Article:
Many of us will have let out a festive cheer at the announcement that COVID-19 vaccines are on the way. The recently announced Oxford, Pfizer and Moderna vaccines are a cause for celebration ‘ but sadly they won’t save the traditional Christmas party for our staff.
So, with the usual Christmas socialising brought to a halt, what can companies do to bring a little joy to their employees? It might sound frivolous, but the annual Christmas party gives employees a chance to bond, strengthen relationships, and feel good about their work.
So, what can companies do to boost their employee wellbeing in other ways? There are a few steps small businesses can take to make sure their staff feel appreciated this Christmas.
Listen to employees
First of all, prioritise your employees’ voices. Being listened to makes us happier and promotes a more collegiate environment between managers and staff, which in turn boosts employee wellbeing.
Give your employees a voice and ask for feedback on what changes they think would enhance their working environment in the current circumstances ‘ both individually and collectively. With many people still working from home, this is a great way to keep your company culture strong.
Now that we are having less social contact, we need to involve team members as much as possible in company decisions. This could include strategy planning and goal setting for the forthcoming year ‘ or it could just be as simple as planning for a remote Christmas party. This inclusive action can produce incredible results ‘ not just for your employees but also your company. Employees are often ‘closest to the line’ and many will have useful insights in terms of how well the company is working and what employees need from a social point of view.
Take a break
As we approach Christmas, encourage your employees to take ample rest and use up their annual leave to make the most of time with family and friends. It is important for managers to act as role models and follow up sensitively with staff who continue to show signs of presenteeism. Don’t be afraid to reiterate why it’s important to take downtime.
It should also be noted that staff may be fearful of taking leave due to the prospect of redundancy or find this difficult due to high workloads in the context of COVID-19, but it is important that they feel refreshed after the Christmas break.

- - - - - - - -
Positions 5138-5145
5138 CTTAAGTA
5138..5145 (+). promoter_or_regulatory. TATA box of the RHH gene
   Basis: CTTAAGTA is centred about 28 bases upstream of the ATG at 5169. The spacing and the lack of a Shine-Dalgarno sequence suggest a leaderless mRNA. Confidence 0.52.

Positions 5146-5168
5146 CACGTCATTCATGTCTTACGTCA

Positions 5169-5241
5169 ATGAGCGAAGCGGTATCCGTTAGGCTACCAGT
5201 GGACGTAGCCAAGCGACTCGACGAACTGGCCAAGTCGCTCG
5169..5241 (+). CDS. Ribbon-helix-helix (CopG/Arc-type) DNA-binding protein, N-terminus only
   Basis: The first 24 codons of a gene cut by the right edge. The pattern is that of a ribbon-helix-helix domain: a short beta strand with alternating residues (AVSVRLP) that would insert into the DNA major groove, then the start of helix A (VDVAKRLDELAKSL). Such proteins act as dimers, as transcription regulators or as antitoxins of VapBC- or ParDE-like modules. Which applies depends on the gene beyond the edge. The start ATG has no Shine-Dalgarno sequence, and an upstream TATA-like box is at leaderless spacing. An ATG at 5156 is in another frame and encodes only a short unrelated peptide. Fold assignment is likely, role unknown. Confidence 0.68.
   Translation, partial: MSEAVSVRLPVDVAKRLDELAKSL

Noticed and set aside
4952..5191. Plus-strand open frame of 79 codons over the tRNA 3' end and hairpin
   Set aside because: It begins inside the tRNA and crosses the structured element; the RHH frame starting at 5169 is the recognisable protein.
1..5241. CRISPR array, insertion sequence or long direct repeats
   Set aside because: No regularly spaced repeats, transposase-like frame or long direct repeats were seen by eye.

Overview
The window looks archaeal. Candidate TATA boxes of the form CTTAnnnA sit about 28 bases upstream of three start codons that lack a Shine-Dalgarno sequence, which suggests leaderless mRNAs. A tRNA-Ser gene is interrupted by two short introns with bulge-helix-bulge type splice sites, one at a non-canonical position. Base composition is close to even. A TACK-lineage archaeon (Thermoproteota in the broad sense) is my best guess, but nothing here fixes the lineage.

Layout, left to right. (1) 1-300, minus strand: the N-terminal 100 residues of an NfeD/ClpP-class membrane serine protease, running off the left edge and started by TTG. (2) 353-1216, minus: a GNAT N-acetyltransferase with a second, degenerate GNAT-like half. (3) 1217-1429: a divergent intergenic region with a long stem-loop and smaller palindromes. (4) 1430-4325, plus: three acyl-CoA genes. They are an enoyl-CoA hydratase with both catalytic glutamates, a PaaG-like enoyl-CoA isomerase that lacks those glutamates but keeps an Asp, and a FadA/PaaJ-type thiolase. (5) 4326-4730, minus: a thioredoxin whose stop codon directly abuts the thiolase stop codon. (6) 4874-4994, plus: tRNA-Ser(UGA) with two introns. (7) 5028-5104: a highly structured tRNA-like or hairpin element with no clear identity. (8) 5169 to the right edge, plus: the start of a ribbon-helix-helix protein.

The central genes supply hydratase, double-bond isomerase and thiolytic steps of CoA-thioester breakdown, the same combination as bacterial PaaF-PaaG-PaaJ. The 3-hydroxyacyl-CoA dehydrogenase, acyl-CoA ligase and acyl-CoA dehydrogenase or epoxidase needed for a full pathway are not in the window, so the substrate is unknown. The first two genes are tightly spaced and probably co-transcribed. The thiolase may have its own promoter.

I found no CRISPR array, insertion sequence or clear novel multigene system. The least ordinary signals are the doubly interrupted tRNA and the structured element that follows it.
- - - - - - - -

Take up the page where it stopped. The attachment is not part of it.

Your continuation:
Don’t get left behind
While prioritising employee wellbeing at this time is important, do not forget yourself as a business leader. Make sure you get all the support you need.
Consider brushing up on your skills by joining leadership development initiatives such as the Small Business Leadership Programme and equipping yourself with the skills to confidently lead your workforce into the next year.
The Small Business Leadership Programme is being offered free to small and medium sized businesses across England as part of a package of Government support. It is being delivered by leading business schools accredited by the Small Business Charter. The short online course will help businesses to build business resilience and develop their potential for future growth.
More than ever, celebrate employees and your business’s achievements, however small they may be. With no Christmas party or social events this year, your staff will be looking for ways to stay motivated and feel like their hard work is being rewarded.
Organise virtual ways for them to feel valued for their hard work. This could be through gift vouchers or treats delivered to their house. If budgets are tight, be sure to highlight individual and collective achievements through internal communications and meetings.
The festive season might be a little different, but by following a few of these tips, you may be able to bring some Christmas cheer to your employees when they need it most. And that means you and your workforce will be refreshed and ready to start the new year on a high.
Sign up for the Small Business Leadership Programme at: https://smallbusinesscharter.org/sblp-registration/